The idea of forgoing your branded website is a big shift in communication. I am fishing for a response with the very question, but if you look at the engagement that social media masters are seeing on sites like Facebook and LinkedIn, it begs to be asked.
What is driving the high levels of engagement within social networks? Much of the traction is a result of the sheer volume of audience that the larger social networks have. These communities have become our virtual water coolers and coffee-break stops.
There is also a change in the way users arrive at our websites: Google has recently shifted its ranking algorithm to favor new signals, and the ranking is influenced not only by social media, but the rising dominance in mobile use. The resulting trend is that many brand websites are seeing an overall decline in traffic. The issue is intensified by previous trends by marketers to write keyword-rich copy that offers little for end users. Google, and many other search engines such as Bing, are leveraging our social network interactions to identify sites that are shared, referenced, and linked to within social networks as validation for best content.
B-to-b communication is also seeing the shift in how contacts are made and information is shared. There are over 200 million users who traffic LinkedIn to make connections, share opinions, and as of this past February, publish long-format content. This is just one example of a platform that allows professionals to deliver brand-specific content to audiences that have context and a high probability of exchange.
How can I create a branded website that can compete with social networks?
The solution is to not compete, but use these networks to identify new audiences and make bonds with existing users. Here's how:
Target your audience based on a customer profile built from what you already know:
Who are your users? Are they on a social network? What information can I deliver to them that will capture their interest and drive them to engage my brand?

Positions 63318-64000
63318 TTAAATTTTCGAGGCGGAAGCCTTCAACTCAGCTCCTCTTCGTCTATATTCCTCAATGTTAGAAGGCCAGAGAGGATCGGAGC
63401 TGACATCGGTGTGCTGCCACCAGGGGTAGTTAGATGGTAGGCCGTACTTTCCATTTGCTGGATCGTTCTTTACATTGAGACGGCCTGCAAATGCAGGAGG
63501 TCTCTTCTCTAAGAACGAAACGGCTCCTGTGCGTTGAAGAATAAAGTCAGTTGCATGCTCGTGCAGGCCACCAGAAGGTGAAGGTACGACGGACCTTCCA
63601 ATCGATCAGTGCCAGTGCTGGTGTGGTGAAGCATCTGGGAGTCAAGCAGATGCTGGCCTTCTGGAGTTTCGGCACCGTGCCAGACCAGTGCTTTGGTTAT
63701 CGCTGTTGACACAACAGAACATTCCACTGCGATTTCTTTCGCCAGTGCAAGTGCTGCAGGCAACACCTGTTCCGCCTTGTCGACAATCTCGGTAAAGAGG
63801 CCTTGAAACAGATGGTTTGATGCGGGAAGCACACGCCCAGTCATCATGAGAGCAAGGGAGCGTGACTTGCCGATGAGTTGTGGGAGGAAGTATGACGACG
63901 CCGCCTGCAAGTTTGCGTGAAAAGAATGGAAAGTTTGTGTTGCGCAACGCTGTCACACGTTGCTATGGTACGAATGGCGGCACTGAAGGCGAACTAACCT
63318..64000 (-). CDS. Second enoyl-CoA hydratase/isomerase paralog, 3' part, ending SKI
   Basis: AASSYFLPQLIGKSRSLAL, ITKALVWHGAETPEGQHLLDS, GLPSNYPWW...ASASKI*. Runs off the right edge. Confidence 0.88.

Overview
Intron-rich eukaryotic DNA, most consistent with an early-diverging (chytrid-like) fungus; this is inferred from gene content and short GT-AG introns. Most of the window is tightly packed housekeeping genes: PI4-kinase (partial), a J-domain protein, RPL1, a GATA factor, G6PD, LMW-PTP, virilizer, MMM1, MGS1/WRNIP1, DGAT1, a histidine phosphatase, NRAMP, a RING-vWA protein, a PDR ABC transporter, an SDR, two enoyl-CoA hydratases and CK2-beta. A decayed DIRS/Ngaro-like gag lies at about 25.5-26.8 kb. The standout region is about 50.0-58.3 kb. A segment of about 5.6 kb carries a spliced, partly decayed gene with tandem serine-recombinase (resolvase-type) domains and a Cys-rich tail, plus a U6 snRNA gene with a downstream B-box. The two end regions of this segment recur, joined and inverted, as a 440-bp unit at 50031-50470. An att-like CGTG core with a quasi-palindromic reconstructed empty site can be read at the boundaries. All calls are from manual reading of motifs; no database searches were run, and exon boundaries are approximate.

Build a consistent brand voice that is aligned with your corporate branding:
This voice will inform the tone, expression, and personify your brand. It should be carried through all of your digital properties including your brand website
Whether on a social network or your brand homepage, every interaction should provide value to the user and confirm why your user should be a customer.
Social media provides customers and potential customers the chance to invite you, as a brand, into their virtual living room. You have the right to show up at anytime in their timeline and news feed. This kind of engagement is what makes social media such a draw to communicators. It is also why you should make every effort to draw your audience out of their private network space and onto your branded website. By continuing the engagement in an ecosystem you cannot control is dangerous and misplaces valuable effort spent in creating that relationship with the customer.
The tenets outlined above are basic and completely agnostic to what platform you choose to publish on. They are critical to observe if you are committing to owning your platform and perfecting your corporate website. Every user that you draw to your website should feel as though they understand your brand, what it offers, and why it is important to them. To build such a relationship, you need content. Not just any content, but content that is worthy of sharing. Worthy of clicking through from the social network they are so comfortable with. Worthy of coming back to see more of.
It is that critical value of content that can activate customers and that search engines and influencers look for to calculate the value of a brand.
The next time you see a great article on LinkedIn or Twitter, ask how you feel about the brand it has come from and if you've been drawn in by their brand and its content.
Chris Cullmann is director of digital strategy at Coyne PR.